7. Andrew Clare & James Seaton & Peter N. Smith & Stephen Thomas, 2012. "Trend Following, Risk Parity and Momentum in Commodity Futures," Discussion Papers 12/28, Department of Economics, University of York.
    8. De Bondt, Werner F M & Thaler, Richard, 1985. " Does the Stock Market Overreact?," Journal of Finance, American Finance Association, vol. 40(3), pages 793-805, July.
    9. De Long, J Bradford, et al, 1990. " Positive Feedback Investment Strategies and Destabilizing Rational Speculation," Journal of Finance, American Finance Association, vol. 45(2), pages 379-95, June.
    10. Harrison Hong & Jeremy C. Stein, 1999. "A Unified Theory of Underreaction, Momentum Trading, and Overreaction in Asset Markets," Journal of Finance, American Finance Association, vol. 54(6), pages 2143-2184, December.
    11. Wyart, Matthieu & Bouchaud, Jean-Philippe, 2007. "Self-referential behaviour, overreaction and conventions in financial markets," Journal of Economic Behavior & Organization, Elsevier, vol. 63(1), pages 1-24, May.
    12. Clifford S. Asness & Tobias J. Moskowitz & Lasse Heje Pedersen, 2013. "Value and Momentum Everywhere," Journal of Finance, American Finance Association, vol. 68(3), pages 929-985, 06.
    13. Hommes, Cars & Sonnemans, Joep & Tuinstra, Jan & van de Velden, Henk, 2008. "Expectations and bubbles in asset pricing experiments," Journal of Economic Behavior & Organization, Elsevier, vol. 67(1), pages 116-133, July.
    14. Kent Daniel & David Hirshleifer & Avanidhar Subrahmanyam, 1998. "Investor Psychology and Security Market Under- and Overreactions," Journal of Finance, American Finance Association, vol. 53(6), pages 1839-1885, December.
    15. Jean-Philippe Bouchaud & Rama Cont, 1998. "A Langevin approach to stock market fluctuations and crashes," Science & Finance (CFM) working paper archive 500027, Science & Finance, Capital Fund Management.
    16. Carmen M. Reinhart & Kenneth S. Rogoff, 2009. "This Time Is Different: Eight Centuries of Financial Folly," Economics Books, Princeton University Press, edition 1, volume 1, number 8973.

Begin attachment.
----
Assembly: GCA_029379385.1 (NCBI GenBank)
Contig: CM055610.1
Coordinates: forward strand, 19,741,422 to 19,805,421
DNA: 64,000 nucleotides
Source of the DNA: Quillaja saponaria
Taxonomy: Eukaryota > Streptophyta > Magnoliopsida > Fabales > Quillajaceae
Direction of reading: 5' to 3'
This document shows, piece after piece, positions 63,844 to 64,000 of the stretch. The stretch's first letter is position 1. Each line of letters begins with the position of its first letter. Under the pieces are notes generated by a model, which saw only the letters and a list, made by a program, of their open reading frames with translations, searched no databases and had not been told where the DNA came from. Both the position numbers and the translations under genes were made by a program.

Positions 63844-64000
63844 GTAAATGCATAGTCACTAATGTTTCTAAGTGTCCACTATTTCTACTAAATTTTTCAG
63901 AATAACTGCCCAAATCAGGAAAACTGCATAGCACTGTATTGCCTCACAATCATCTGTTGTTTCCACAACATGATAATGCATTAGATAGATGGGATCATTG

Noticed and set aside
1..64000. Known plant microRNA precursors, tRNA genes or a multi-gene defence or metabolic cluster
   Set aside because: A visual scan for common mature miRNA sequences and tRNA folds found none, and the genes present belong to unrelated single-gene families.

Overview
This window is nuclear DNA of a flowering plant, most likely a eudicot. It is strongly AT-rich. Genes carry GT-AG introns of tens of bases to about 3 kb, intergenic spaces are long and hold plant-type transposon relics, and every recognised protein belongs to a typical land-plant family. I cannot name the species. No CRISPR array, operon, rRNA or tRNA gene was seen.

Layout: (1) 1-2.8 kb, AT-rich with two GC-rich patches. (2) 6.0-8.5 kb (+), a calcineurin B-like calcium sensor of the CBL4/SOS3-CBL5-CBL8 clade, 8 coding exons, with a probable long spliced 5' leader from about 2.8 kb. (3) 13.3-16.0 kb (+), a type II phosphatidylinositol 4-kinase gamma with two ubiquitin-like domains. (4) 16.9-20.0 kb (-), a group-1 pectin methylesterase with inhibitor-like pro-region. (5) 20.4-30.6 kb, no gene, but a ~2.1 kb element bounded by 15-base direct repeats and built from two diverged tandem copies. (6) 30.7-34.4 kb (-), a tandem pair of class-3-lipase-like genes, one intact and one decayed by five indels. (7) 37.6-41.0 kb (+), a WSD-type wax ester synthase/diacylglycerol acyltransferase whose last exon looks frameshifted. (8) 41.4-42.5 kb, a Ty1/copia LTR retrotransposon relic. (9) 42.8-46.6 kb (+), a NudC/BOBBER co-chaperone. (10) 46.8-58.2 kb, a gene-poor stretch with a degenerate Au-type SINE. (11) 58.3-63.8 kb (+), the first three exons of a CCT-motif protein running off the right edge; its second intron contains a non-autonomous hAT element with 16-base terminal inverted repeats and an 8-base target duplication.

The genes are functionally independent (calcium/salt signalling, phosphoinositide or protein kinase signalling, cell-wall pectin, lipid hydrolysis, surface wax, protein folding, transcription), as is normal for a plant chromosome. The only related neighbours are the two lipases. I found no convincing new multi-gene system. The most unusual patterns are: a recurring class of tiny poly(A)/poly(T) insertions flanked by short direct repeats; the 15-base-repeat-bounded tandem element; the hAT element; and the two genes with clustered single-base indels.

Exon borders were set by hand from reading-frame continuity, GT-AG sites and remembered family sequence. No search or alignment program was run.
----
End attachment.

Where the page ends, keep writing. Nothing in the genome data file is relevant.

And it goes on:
17. Jegadeesh, Narasimhan & Titman, Sheridan, 1993. " Returns to Buying Winners and Selling Losers: Implications for Stock Market Efficiency," Journal of Finance, American Finance Association, vol. 48(1), pages 65-91, March.
    Full references (including those not matched with items on IDEAS)

    Citations

    Lists

    This item is not listed on Wikipedia, on a reading list or among the top items on IDEAS.

    Statistics

    Access and download statistics

    Corrections

    When requesting a correction, please mention this item's handle: RePEc:arx:papers:1404.3274. See general information about how to correct material in RePEc.

    For technical questions regarding this item, or to correct its authors, title, abstract, bibliographic or download information, contact: (arXiv administrators).

    If you have authored this item and are not yet registered with RePEc, we encourage you to do it here. This allows to link your profile to this item. It also allows you to accept potential citations to this item that we are uncertain about.

    If references are entirely missing, you can add them using this form.

    If the full references list an item that is present in RePEc, but the system did not link to it, you can help with this form.

    If you know of missing items citing this one, you can help us creating those links by adding the relevant references in the same way as above, for each refering item. If you are a registered author of this item, you may also want to check the "citations" tab in your profile, as there may be some citations waiting for confirmation.

    Please note that corrections may take a couple of weeks to filter through the various RePEc services.